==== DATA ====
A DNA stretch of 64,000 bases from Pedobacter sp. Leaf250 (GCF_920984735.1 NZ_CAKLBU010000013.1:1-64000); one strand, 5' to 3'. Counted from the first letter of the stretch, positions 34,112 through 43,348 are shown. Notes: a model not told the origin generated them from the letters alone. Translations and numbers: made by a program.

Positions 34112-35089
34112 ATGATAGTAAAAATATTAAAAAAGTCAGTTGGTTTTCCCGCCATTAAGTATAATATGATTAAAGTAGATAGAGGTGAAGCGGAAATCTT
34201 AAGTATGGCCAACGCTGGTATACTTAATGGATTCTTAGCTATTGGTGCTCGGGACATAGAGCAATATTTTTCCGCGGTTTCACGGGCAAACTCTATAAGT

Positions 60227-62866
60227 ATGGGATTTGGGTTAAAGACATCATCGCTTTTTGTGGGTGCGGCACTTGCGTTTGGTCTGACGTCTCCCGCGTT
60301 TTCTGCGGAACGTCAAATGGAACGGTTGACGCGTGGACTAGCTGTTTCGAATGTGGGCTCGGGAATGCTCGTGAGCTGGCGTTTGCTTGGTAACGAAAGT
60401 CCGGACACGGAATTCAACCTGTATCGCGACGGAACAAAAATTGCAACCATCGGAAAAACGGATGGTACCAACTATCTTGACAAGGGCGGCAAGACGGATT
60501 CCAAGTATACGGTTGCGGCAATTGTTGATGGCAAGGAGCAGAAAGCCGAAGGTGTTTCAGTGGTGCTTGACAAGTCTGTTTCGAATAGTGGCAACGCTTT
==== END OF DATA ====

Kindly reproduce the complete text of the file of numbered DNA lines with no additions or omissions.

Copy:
A DNA stretch of 64,000 bases from Pedobacter sp. Leaf250 (GCF_920984735.1 NZ_CAKLBU010000013.1:1-64000); one strand, 5' to 3'. Counted from the first letter of the stretch, positions 34,112 through 43,348 are shown. Notes: a model not told the origin generated them from the letters alone. Translations and numbers: made by a program.

Positions 34112-35089
34112 ATGATAGTAAAAATATTAAAAAAGTCAGTTGGTTTTCCCGCCATTAAGTATAATATGATTAAAGTAGATAGAGGTGAAGCGGAAATCTT
34201 AAGTATGGCCAACGCTGGTATACTTAATGGATTCTTAGCTATTGGTGCTCGGGACATAGAGCAATATTTTTCCGCGGTTTCACGGGCAAACTCTATAAGT

Positions 60227-62866
60227 ATGGGATTTGGGTTAAAGACATCATCGCTTTTTGTGGGTGCGGCACTTGCGTTTGGTCTGACGTCTCCCGCGTT
60301 TTCTGCGGAACGTCAAATGGAACGGTTGACGCGTGGACTAGCTGTTTCGAATGTGGGCTCGGGAATGCTCGTGAGCTGGCGTTTGCTTGGTAACGAAAGT
60401 CCGGACACGGAATTCAACCTGTATCGCGACGGAACAAAAATTGCAACCATCGGAAAAACGGATGGTACCAACTATCTTGACAAGGGCGGCAAGACGGATT
60501 CCAAGTATACGGTTGCGGCAATTGTTGATGGCAAGGAGCAGAAAGCCGAAGGTGTTTCAGTGGTGCTTGACAAGTCTGTTTCGAATAGTGGCAACGCTTT